I am kind of new to certificates and all that stuff.

I have a web application that sends a https request by iframe (it has to be https due to the application itself is also https) to a .NET application running on the client which has an HttpListener listening on https://localhost:[port] so the client app can receive a "do something now" from a browser click.

When I install the client app, I install the *.crt file to the Root-Store and bind it to our port:

X509Certificate2 certificateFromCrtFile = new X509Certificate2(X509Certificate2.CreateFromCertFile(crtPath));
X509Store rootStore = new X509Store(StoreName.Root, StoreLocation.LocalMachine);

string crtThumbprint = certificateFromCrtFile.Thumbprint;
string netshParams = string.Format("http add sslcert ipport=[port] certhash={0} appid={{{1}}}", crtThumbprint, Guid.NewGuid());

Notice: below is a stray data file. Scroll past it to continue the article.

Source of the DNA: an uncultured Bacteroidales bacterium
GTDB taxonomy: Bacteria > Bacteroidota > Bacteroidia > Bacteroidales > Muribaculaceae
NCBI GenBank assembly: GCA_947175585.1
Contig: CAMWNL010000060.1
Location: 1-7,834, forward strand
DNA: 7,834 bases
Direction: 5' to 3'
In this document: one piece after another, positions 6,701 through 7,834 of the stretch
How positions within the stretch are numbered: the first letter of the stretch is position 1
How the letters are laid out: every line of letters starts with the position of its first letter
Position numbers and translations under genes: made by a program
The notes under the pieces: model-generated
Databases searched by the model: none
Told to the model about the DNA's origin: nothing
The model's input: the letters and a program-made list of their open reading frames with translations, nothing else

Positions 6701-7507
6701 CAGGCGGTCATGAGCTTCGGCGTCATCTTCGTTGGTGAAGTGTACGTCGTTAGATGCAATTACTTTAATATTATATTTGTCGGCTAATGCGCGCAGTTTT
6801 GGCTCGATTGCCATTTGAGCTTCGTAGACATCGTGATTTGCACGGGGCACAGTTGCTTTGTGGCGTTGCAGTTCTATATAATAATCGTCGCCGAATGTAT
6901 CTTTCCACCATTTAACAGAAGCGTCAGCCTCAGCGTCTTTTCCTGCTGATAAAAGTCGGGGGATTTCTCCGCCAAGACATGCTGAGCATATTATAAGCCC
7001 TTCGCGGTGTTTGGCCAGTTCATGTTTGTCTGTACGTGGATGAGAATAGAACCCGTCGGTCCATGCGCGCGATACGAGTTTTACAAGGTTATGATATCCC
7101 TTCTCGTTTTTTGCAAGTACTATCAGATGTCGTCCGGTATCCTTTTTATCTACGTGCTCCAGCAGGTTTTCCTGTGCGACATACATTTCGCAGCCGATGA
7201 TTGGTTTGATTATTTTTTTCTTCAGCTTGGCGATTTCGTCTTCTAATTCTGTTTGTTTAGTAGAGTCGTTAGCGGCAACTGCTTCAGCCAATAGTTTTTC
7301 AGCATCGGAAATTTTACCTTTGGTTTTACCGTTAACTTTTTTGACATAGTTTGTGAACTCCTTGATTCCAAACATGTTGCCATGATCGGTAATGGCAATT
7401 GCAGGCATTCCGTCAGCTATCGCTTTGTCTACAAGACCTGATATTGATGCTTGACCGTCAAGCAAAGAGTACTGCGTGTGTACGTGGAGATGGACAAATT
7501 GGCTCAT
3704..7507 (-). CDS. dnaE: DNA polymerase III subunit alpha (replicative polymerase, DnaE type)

Utilities.StartProcess("netsh.exe", Environment.SystemDirectory, netshParams, true, true);

Now, before that, I have to install the certificate also in the personal store because my "server" in that case is the HttpListener on the same client.

Okay, so I could do it the following way:

X509Certificate2 certificateFromPfxFile = new X509Certificate2(pfxPath, "pwd");
X509Store personalStore = new X509Store(StoreName.My, StoreLocation.LocalMachine);

In this case I have to write the *.pfx password in clear text in code. And if I understood correctly, with this password you can easily get the private key, right?


When storing in PFX the private key is encrypted with your password. So when you attempt to install it to a personal store to indicate your ownership of this certificate, you have to present the password. That's mandate.

The trusted root authority is different, as you don't own the certificates. You just install the crt files to say that you trust whoever owns them.

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